Industry Pleased With Two Year Delay on Methane Emission Rules

Oil and natural gas producers are pleased with the Environmental Protection Agency’s (EPA) June 13 announcement that it will delay for two years methane emission standards while it considers a proposed rule on fugitive emission requirements for oil and gas production facilities, pneumatic pumps and compressor stations.

The American Petroleum Institute (API) and the Independent Petroleum Association of America (IPAA) praised the move, along with that of the Department of Interior (DOI) to halt for two years compliance with the Methane and Waste Prevention Rule.

In a June 15 Federal Register notice,[1] DOI said it will postpone compliance with the Bureau of Land Management’s (BLM) Methane and Waste Prevention Rule that is being reconsidered by the agency. Similar to the EPA methane emissions standards, which previously were halted for 90 days, the BLM rule addresses venting and flaring at production facilities and required operators to reduce accidental leaks of natural gas into the atmosphere.

Shortly after the rule was issued in November 2016, petitions for judicial review were filed by industry groups that included the Western Energy Alliance, IPAA, and several states. An attempt to overturn the BLM rule in Congress via the Congressional Review Act came up one vote shy in the Senate in May.[2]

Given the legal uncertainty of the rule as petitioners have raised questions about the validity of certain provisions of the rule, “operators should not be required to expend substantial time and resources to comply with regulatory requirements that may prove short-lived as a result of pending litigation or the administrative review that is already under way,” DOI said in the notice.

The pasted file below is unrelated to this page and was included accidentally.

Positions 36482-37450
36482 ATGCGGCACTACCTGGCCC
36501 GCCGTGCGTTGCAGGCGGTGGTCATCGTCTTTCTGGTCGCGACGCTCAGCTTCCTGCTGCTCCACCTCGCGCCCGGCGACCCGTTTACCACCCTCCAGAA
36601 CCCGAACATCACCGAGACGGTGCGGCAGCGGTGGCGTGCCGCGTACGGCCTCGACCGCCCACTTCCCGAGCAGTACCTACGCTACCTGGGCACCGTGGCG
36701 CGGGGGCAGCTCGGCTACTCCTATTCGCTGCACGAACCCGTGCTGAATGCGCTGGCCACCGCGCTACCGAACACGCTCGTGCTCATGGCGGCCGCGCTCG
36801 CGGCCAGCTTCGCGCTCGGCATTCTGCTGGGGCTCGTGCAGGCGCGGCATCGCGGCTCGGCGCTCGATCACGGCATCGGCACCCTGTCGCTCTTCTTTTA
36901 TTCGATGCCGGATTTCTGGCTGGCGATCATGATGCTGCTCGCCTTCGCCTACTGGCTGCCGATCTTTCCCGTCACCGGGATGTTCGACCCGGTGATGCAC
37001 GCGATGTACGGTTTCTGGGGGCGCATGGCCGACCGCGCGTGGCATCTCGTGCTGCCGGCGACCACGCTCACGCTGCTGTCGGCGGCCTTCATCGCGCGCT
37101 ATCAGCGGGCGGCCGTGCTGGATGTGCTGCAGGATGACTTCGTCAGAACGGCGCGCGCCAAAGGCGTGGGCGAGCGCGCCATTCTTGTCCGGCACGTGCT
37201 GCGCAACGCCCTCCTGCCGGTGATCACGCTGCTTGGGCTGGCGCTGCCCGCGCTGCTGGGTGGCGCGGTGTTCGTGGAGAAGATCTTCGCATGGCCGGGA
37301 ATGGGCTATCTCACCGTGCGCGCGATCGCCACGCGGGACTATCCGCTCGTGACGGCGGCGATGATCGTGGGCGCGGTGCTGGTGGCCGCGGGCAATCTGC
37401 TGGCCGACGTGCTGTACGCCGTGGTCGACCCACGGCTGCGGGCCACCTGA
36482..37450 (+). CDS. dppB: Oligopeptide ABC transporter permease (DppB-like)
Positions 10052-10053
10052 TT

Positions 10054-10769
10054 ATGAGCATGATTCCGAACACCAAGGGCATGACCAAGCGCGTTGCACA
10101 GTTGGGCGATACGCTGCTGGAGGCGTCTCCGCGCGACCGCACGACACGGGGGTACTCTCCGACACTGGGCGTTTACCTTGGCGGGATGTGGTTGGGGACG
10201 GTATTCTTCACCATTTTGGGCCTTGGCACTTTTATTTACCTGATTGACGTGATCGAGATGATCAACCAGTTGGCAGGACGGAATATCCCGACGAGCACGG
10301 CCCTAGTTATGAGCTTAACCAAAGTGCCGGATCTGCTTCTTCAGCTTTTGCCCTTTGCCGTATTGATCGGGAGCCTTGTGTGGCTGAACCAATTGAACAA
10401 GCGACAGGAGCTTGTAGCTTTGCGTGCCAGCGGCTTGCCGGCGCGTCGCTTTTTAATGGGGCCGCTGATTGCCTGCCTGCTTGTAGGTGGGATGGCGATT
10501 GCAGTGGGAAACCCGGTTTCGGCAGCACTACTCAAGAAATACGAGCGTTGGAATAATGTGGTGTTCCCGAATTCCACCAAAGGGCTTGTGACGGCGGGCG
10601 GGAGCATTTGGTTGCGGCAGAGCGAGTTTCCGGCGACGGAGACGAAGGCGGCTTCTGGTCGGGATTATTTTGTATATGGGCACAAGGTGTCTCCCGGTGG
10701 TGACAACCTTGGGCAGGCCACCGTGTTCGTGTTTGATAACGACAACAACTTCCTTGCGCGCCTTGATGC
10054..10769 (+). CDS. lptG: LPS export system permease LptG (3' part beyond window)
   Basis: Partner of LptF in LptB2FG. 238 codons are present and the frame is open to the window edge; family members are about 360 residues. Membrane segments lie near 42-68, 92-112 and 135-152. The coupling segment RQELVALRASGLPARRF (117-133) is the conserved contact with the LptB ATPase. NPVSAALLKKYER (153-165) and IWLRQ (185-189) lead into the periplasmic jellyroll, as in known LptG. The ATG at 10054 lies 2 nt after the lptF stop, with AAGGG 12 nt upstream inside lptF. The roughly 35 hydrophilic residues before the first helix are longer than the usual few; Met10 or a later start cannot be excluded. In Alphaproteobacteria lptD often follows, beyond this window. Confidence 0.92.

Postponing the compliance dates of the rule for two years will help preserve the regulatory status quo while the litigation is pending and DOI reviews and reconsiders the rule, DOI said.

API deemed the move by DOI an important step in the process to ensure that regulations are cost-effective, feasible, and lawful. BLM’s redundant and flawed rule overlaps with existing state and EPA regulations and could reduce production activity on federal lands, where natural gas production already is down 18% from 2010 to 2015, API said.

“Any rule that could impede U.S. energy production while reducing local and federal government revenues could slow a growing U.S. economy and run counter to a balanced approach to environmental management,” said Erik Milito, director of the upstream and industry operations group at API.

The DOI notice drew a statement from Sen. Maria Cantwell (D-Wash.), ranking member on the Senate Energy and Natural Resources Committee, about the agency’s intent to ignore the rule and the will of Congress following the Senate vote in early May. “The BLM Methane Rule now has the force of law – and President Trump is breaking it. Congress voted for people over polluters and the administration must respect that outcome,” Cantwell said.